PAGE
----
Anna & Eve is an ongoing narrative project that I started to work on in 2005. This project (as well as most of my work) dwells between fantasy and documentary. Even though all the scenes are staged, they reveal a real relationship of a mother and her daughter.
Anna and Eve were particularly interesting to me when I first met them in 2005 because the boundary between the child and the adult woman was blurred to an unusually high degree. This was primarily due to the mother's young age (23); it seemed at times that she was more of a child than her 3 year-old daughter. It was often hard to tell who held the power and control between the two, and who was learning the essence of being a human in this world.
I was always interested in folk tales as a representation of common knowledge, and their influence on children’s perception of good and bad, and of morality. Therefore, in the earlier work I often applied to my photography a frame of a myth or a folk tale. These photographs are not based on particular tales; rather, they are new myths that represent — through phantasmagoric scenes — my interpretation of the real relationship of this mother and daughter.
In the more recent works, however, I decided to blur the line between the fantasy and their real life to a much higher extent. The little girl becomes so much more aware of everything that is going on in her life. She makes her first steps into adulthood, but at the same time she is still a child who lives in her own world.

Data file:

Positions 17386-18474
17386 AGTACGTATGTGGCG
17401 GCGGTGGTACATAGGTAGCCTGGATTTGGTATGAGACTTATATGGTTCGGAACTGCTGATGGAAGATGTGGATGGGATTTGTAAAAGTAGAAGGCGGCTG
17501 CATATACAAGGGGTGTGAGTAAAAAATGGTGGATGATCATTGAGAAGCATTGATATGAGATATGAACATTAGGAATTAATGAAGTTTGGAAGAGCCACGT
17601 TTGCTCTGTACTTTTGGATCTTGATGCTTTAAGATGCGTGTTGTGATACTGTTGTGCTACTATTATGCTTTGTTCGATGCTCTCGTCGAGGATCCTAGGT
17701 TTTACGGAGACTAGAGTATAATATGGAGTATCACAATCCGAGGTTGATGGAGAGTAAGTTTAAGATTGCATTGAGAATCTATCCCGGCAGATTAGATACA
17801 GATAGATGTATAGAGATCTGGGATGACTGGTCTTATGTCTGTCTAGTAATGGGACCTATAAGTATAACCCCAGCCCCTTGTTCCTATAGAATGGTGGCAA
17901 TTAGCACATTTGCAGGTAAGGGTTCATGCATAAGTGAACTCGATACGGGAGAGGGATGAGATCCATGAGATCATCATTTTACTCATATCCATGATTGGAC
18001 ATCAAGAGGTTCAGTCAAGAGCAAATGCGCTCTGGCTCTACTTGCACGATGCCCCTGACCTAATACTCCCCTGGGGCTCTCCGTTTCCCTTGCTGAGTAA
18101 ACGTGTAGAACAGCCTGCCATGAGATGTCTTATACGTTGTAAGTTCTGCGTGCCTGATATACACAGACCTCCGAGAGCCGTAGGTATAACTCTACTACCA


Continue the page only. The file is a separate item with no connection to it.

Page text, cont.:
My work as an artist-photographer has always been strongly connected to people. Strengths, weaknesses, conflicts, fears, pathologies, unresolved issues of relationships with each other – all these psychological aspects of humanity have been the subject of my visual and conceptual investigation for some time.
My process is very intuitive, and almost meditative, therefore I work exclusively one-on-one with my subjects. As a photographer, my attempt is to create a platform, or environment for something real and yet magical to happen in front of my camera. The staging element is only a tool that I’m using; therefore, the degree of it always varies depending on the subject. I’m looking for those uncanny moments of internal conflict that couldn’t be expressed verbally, but could be felt.
— Viktoria Sorochinski
"I believe that photography is not about creation—it's a process to evoke memory; to refresh something that already exists in our minds; something that is growing weak and abstract and needs to find expression..."
These photos are all inspired to some degree by the language of cinema — the staging of locations, placing bodies in real-life situations, the expressionist use of light, the theatrical play between actors, indications of an off-camera area, effects designed to create tension, veiled references to the logic of genres, and more.
A meditation on loss and collective memory, this series contrasts the sweet innocence of childhood with the pain of losing loved ones later in life.